The city plans to approach other cities in San Mateo County that contract with the Sheriff’s Office to create a regular working group. City leaders say they will negotiate with the Sheriff’s Office to identify how it could include more community policing, training and mental health services into the city’s contract when it’s extended in June 2022.

The council believes the steps it’s taking to examine public safety are not intended to defund the police or break from its contract with the Sheriff’s Office.

The nearly two dozen public comments expressed a broad range of opinions, from full support for the Sheriff’s Office to a vote of no confidence. Others wanted more details about outreach programs, more investment in nonprofits and hoped to hear more input from Sheriff’s Capt. Saul Lopez.

The July 14 meeting included presentations from two Stanford University law students who co-wrote an April report titled “Safety Beyond Policing: Promoting Care over Criminalization.” The report found that relaxed laws regarding pretextual traffic stops, defined as using a violation of any traffic code section to pull over a vehicle for a different law enforcement purpose, led to increased racial profiling.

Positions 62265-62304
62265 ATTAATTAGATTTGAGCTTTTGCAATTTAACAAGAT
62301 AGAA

“Focusing on pretextual traffic stops as a policing tactic also diverts officers away from the kinds of tasks in which their particular skill set is more necessary and appropriate,” said Jake Seidman, a third-year law student.

The report also stated that law enforcement called through a 911 dispatch routinely encounter individuals with a mental or behavioral health crisis who require social services or clinical help instead of the police. Because of the gap in services and resources for police officers, such interactions can quickly escalate.

“About one-quarter of fatal police shootings in the last six years involved a person in a mental health crisis,” said KC Shah, another third-year law student. “And people with untreated mental illness are 16 times more likely to be killed during a police encounter than other civilians.”